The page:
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Thomas Tice homesteaded in Kansas (Wilmot, KS, Cowley County) after the Civil War. Thomas was in the Civil War on the Union side.Company G, 50th Ohio Infantry. He sent for his wife, Elena, also spelled Eleanor and Ellanor, and daughter Ida, when Ida was eighteen months old. That would have been in March, 1873 He built a sod hut for them to live in. He borrowed a team of oxen to drive to Wichita to meet Elena and Ida at the train depot. They came from Batavia, Ohio.
He met Elena through Elena's brother who was in the Civil War with Thomas. Note: There are a lot of Wallaces in the cemetery in Batavia who are related, but no Tices there.. Thomas had a brother Dan and a sister Dicey that he spoke of often. I think Dicey must have been his sister Delilah, born 01-24-1840. It took him a considerable time to get to Wichita and back. The Indians were still roaming the prairies at that time. They had to haul water one half mile, and in the fall he and other men would kill buffalo along the Walnut River for winter food. Elena said the Indians would come begging and would steal anything they could. They particularly liked sugar, and when she could spare it, she would give them a cup of sugar. Elena related to my mother Edith Adams Orrill, her granddaughter that there was a woman who went all over the county, and sewed for people. She would come and sew all day long for a week, but kept a loaded pistol by her side all the time.
In 1874 the grasshoppers came and destroyed everything.(My mother related that her grandmother Elena referred to them as Locusts rather than grasshoppers) She said they came just like a huge black cloud and Elena said they ate her laundry hanging on the clothes line right off up to the clothes pins. There were four children of the union. Ida, Edgar who was a drinker and drank and gambled away his inheritance, Lila, and Gertie, who died when she was very young of intestinal problems. Her picture sat on an easel in the parlor. At some time Thomas and Elena built a big house near Rock, KS.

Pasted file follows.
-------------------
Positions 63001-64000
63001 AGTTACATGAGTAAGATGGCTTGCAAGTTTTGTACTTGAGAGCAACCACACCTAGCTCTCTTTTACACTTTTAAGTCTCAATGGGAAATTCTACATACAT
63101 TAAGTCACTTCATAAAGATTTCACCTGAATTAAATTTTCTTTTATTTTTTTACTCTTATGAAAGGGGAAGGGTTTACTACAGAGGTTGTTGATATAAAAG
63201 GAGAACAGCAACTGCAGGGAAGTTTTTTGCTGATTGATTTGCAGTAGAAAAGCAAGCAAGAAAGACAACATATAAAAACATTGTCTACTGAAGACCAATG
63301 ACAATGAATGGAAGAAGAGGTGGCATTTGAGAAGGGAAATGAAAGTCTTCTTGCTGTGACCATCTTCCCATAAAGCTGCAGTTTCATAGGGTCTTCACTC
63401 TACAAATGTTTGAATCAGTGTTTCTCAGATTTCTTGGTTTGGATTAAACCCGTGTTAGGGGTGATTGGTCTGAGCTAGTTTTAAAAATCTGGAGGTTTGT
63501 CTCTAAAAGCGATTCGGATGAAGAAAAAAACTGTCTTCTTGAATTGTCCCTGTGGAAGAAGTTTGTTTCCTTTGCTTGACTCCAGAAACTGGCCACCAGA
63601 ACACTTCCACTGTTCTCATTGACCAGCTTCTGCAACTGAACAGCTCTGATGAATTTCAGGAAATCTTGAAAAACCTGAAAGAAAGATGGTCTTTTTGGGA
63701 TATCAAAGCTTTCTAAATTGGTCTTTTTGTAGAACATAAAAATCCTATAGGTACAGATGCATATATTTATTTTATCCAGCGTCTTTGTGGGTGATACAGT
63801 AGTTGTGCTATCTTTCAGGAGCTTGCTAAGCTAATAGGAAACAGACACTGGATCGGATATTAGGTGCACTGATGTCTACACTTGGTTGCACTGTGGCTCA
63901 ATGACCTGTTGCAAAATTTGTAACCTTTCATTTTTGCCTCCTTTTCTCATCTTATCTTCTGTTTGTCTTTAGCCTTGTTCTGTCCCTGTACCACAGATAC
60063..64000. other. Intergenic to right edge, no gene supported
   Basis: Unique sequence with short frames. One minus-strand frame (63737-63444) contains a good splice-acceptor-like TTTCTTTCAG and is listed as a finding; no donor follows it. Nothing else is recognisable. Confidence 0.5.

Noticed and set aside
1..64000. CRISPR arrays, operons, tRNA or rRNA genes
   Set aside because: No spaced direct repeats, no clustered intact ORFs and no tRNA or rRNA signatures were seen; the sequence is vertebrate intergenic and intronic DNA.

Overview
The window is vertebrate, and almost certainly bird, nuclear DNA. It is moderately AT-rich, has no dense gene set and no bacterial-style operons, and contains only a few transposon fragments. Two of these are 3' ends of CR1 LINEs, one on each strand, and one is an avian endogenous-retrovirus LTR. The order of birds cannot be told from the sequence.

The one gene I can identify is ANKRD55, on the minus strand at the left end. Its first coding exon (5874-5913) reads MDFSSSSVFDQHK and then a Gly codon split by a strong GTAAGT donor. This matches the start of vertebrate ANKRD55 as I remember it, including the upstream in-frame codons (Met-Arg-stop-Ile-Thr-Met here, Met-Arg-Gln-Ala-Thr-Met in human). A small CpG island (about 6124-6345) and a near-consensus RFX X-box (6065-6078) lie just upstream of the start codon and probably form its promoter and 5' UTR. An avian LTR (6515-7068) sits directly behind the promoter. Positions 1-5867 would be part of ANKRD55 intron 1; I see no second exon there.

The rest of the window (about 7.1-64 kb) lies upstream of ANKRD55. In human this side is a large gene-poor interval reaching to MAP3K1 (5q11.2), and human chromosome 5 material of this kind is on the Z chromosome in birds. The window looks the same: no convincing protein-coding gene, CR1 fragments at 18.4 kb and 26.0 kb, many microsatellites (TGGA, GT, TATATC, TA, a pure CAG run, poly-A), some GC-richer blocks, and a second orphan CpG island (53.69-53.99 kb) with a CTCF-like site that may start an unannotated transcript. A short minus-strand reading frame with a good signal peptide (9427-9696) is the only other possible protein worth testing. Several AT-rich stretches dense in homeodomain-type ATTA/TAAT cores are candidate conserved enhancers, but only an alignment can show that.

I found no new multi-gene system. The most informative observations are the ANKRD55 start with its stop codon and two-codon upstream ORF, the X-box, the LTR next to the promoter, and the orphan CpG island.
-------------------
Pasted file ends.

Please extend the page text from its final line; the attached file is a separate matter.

Elena loved flowers and they had a long white picket fence that ran beside a long driveway. She had flowers planted all along beside it. She made mention in a letter that she had sold a 1000 seedlings. They had a big picture of Thomas in his Civil War Uniform hanging on the wall in the parlor. They also had large pictures of each of their mother's wearing white bonnets, and framed in black and gold filligree The Tices did well in Kansas. They had a large house and three farms. When they died they left son Edgar the best farm and he lost it gambling. Left daughter Ida Tice the upland farm, one mile west and one mile north of Henry Green Adams place, and the third one was left to daughter Lila May.
In a letter from Susan Orrill, dated Sept. 27, 1981, she stated that she received Thomas Tice's Army Company's history. His company attacked or fought over the Chattanooga railroad and waterways. She found that interesting since her family had lived in Chattanooga. Thomas related to my mother, Edith Adams Orrill that they were with Sherman on his march to the sea, and they burned so many big beautiful Southern mansions. He hated to see them burn. The men were taking things they could carry out of the houses, saying they would just burn anyway, but he could never bring himself to take anything. One time he weakened and took a small time piece off a fireplace mantle, but when he got back outside his conscience bothered him so he took it back in and placed it back on the mantle and it burned with the house.